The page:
One of the side advantages of a class is that you can have a KEY property which removes the biggest disadvantage of a collection (You can't get the key back from an item number)
Oh another thought... large collections (greater than a 1000 objects) take a long time to clean up. If you're doing that you may want to add a seperate cleanup phase where you remove the objects from the collection (and can prompt the user) rather than setting the collection to nothing, 'cos this can cause your UI to stall.

Peter Ibbotson
Monday, October 07, 2002

First, ditch the user defined types.  VB shuns them (as you have noticed).

Second, use the 'Dictionary' object instead of collections.  It's very sweet.

Third, use classes.  Use classes for the items (if you need something more than simple values) and create your own classes for the collections (although, that's a bit tricky - the class wizard thingy can help you do that).

Wayne Venables
Monday, October 07, 2002

This may not be relevant, but here's my experience...

I had a VB6 project I was migrating to VB.NET. I had used variant arrays to store all kinds of things, mainly because of the convenience of the Array() function. I had nested arrays representing different types of entities, relying on code to decide what to do with different array representations.

In .NET, Array() assignments got upgraded to New Object() {...} declarations, which, if nothing else, highlighted the mess I had created.

Determined to find a better solution, I decided to represent them as classes instead. Wishing to keep it simple, I declared classes with public variables for all the values they could contain. I then set up multiple constructors for each class to handle the different array formats I had been using.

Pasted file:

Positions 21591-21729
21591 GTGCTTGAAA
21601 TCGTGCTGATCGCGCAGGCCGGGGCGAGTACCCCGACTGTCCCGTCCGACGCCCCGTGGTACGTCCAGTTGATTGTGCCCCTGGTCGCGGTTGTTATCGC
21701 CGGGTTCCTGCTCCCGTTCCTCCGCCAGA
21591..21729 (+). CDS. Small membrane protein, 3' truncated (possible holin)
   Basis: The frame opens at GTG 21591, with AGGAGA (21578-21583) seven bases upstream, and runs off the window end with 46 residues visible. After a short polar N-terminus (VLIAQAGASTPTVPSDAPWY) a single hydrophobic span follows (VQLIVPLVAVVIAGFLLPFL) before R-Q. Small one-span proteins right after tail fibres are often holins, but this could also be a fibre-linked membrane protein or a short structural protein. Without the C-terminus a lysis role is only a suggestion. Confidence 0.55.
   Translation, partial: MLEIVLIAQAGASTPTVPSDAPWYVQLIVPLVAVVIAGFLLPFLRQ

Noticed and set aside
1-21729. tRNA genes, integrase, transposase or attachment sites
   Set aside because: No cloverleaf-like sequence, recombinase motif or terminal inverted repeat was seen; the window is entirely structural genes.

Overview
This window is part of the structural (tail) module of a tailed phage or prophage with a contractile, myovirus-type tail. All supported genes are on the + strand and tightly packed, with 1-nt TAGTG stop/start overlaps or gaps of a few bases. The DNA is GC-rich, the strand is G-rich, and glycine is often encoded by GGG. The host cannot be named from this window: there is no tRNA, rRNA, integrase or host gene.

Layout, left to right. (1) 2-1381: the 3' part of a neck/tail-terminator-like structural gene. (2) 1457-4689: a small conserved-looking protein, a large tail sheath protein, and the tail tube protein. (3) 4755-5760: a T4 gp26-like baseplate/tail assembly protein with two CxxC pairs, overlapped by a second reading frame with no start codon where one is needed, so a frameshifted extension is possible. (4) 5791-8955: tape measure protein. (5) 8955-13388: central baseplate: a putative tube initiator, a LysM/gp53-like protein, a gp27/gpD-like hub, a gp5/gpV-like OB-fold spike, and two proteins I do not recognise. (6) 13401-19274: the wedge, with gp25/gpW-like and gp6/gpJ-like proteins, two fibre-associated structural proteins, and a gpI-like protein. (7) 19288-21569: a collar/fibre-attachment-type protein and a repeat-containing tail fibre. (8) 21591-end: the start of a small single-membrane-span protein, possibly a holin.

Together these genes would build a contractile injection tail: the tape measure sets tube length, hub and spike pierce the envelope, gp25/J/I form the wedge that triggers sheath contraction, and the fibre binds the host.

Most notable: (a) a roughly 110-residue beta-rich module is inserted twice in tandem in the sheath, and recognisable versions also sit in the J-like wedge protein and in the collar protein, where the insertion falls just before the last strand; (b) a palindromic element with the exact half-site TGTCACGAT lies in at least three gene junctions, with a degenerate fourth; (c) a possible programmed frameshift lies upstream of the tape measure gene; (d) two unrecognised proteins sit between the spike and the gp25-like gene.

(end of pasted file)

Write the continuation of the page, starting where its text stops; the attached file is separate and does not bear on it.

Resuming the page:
The result was not ideal, but it was certainly a lot more elegant then using Arrays. Using constructors, my structure could be translated line for line from arrays into classes, and the classes had only taken minutes to define.

I can think of ways I'd improve it further. I'd further specialise my classes, deriving them from a common base. I'd move much of the code which handles them into the classes themselves, turning them from dumb data stores into smart self-contained, error-checking objects.

But that is another day's work. For now, it's a huge improvement on what I had.


James Shields
Monday, October 07, 2002

Oops, forgot this isn't the .NET forum. My last post may not be relevant at all!


James Shields
Monday, October 07, 2002

actually, it's very relevant.  i was looking at this thread struggling with some massive VB6 programs i'm responsible for and i even began to compose a new topic to seek refactoring advice.  i was pretty much going to ask what i could do with the arrays i have.  your post shone (shined?) new light on my problem, even if i'm not currently migrating to .NET.


Monday, October 07, 2002

I was reading your thread and perhaps someone could help me...

I'm using direct3d8 to render stuff on the screen, one function really needs an arrays of this user defined type:

    X As Single
    Y As Single
    Z As Single
    color As Long
    Specular As Long
    tu As Single
    tv As Single
End Type

I've declared this Type in a Module i called Global.bas
and even if my type is now "officialy" public, vb6 wont let me declare an array of LITVERTEX as an Object Property!!! Why!!?!?

Marc Durocher
Monday, April 05, 2004

Your UDT needs to be publicy declared in a Publicly Createable class in order to use it as a a parameter/return value of an object method, or an object property.

Damien Steiger
Thursday, June 24, 2004